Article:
In this report, PEN American Center (PEN) examines how foreign authors in particular are navigating the heavily censored Chinese book industry. China is one of the largest book publishing markets in the world, with total revenue projected to exceed...

An American Hero in China

Ian Johnson from New York Review of Books
One night in September, three hundred people crowded into the basement auditorium of an office tower in Beijing to hear a discussion between two of China’s most popular writers. One was Liu Yu, a thirty-eight-year-old political scientist and blogger...

10 Most Censored Countries

Committee to Protect Journalists
For more than 10 years, China has been among the top 3 jailers of journalists in the world, a distinction that it is unlikely to lose soon.

US and EU Criticise Chinese Journalist’s Jailing for ‘Leaking State Secrets’

Tania Branigan
Guardian
Gao Yu vows to appeal her 7-yr sentence for allegedly leaking Document 9, revealing Party hostility to human rights.

Opinion: Gao Yu Verdict Sends Clear Message to Regime Critics in China

Deutsche Welle
Chinese journalist Gao Yu's seven year sentence again shows how Beijing authorities deal with critics of the regime...

Media

04.14.15

Henry Paulson: ‘Dealing with China’

Eric Fish from Asia Blog
Speaking at Asia Society New York on April 13 with New Yorker correspondent Evan Osnos, former U.S. Treasury Secretary Henry Paulson explained that it’s impossible to predict the timing or magnitude of a financial crisis, but any country with...

Fifty Shades of Xi

David Bandurski
Medium
China’s confessional politics of dominance.

How China Uses J-Visas to Punish International Media for Critical Coverage

Bob Dietz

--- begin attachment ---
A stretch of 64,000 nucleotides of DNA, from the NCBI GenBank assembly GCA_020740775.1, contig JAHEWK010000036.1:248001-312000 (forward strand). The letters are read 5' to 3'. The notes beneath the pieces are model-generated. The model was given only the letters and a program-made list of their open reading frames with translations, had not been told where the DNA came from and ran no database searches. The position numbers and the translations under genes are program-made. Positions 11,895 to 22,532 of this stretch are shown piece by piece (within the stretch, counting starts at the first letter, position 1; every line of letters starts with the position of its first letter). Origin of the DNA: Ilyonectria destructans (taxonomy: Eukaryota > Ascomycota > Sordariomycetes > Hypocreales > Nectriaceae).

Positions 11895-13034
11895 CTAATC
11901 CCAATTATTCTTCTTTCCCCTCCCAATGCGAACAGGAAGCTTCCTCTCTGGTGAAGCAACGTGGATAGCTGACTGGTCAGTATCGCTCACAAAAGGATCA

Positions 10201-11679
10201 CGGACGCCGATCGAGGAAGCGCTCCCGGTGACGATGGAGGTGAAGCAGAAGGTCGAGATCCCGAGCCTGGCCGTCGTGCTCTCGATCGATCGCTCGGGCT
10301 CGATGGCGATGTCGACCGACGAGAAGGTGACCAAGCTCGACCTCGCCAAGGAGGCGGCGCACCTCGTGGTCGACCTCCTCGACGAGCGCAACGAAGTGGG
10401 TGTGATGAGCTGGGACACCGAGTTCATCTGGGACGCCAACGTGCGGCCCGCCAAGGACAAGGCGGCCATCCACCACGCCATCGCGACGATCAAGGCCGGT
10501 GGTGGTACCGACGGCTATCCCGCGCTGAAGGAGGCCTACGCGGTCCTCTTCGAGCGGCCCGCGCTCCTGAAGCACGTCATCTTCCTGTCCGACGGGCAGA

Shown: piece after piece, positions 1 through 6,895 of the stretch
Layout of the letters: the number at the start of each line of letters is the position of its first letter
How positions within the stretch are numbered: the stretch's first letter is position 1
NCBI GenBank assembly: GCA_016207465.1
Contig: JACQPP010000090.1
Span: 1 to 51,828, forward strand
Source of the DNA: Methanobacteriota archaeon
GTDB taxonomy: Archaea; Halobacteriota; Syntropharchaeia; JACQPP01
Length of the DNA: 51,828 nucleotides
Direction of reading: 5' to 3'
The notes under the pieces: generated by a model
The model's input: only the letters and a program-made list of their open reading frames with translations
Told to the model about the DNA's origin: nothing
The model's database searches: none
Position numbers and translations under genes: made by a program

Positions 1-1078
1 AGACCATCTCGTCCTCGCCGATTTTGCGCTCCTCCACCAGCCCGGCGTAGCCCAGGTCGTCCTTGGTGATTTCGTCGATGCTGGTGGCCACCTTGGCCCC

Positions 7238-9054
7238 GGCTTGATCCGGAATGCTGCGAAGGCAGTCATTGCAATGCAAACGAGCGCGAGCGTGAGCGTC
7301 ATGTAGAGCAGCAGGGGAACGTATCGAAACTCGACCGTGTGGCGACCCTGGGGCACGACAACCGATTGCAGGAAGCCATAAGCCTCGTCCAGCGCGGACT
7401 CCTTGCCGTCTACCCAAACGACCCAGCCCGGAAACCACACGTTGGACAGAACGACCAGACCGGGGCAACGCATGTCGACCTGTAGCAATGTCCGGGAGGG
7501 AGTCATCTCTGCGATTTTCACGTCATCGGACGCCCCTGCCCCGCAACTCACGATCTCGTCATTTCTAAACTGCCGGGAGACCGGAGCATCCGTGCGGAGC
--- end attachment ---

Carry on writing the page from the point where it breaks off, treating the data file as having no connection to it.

Committee to Protect Journalists
A new report finds Chinese authorities are "treating journalistic accreditation as a privilege rather than a professional right."...

Media

03.04.15

The Other China

Michael Meyer & Ian Buruma
Writers Michael Meyer and Ian Buruma engage in a discussion co-sponsoted by The New York Review of Books centered on Meyer's new book, In Manchuria: A Village Called Wasteland and the Transformation of Rural China, which combines immersion...

Sinica Podcast

02.09.15

The Changing Look of China, Myanmar, and Visual Journalism—A Chat With Jonah Kessel

Kaiser Kuo, Jeremy Goldkorn & more from Sinica Podcast
This week on Sinica, Jeremy and Kaiser are joined by Jonah M. Kessel, former freelance photographer and now full-time videographer for The New York Times who has covered a wide range of China stories, traveled widely through the country, and...

Paper Published by Communist Party Endorses Charge Against Veteran Journalist Gao Yu

Associated Press
South China Morning Post
Gao, 70, denied the charges in a closed-door hearing on Friday. She faces a maximum sentence of death. The document in question is believed to outline curbs on the spread of Western civil liberties in China.

Viewpoint

11.21.14

“Getting Pantsed” by the “Central People’s Court”

Hu Yong
In December of last year CCTV producer Wang Qinglei wrote a post on his Weibo account criticizing the Chinese government’s campaign-style attacks on prominent social media figures and arguing the media had also been drawn in and was “sidestepping...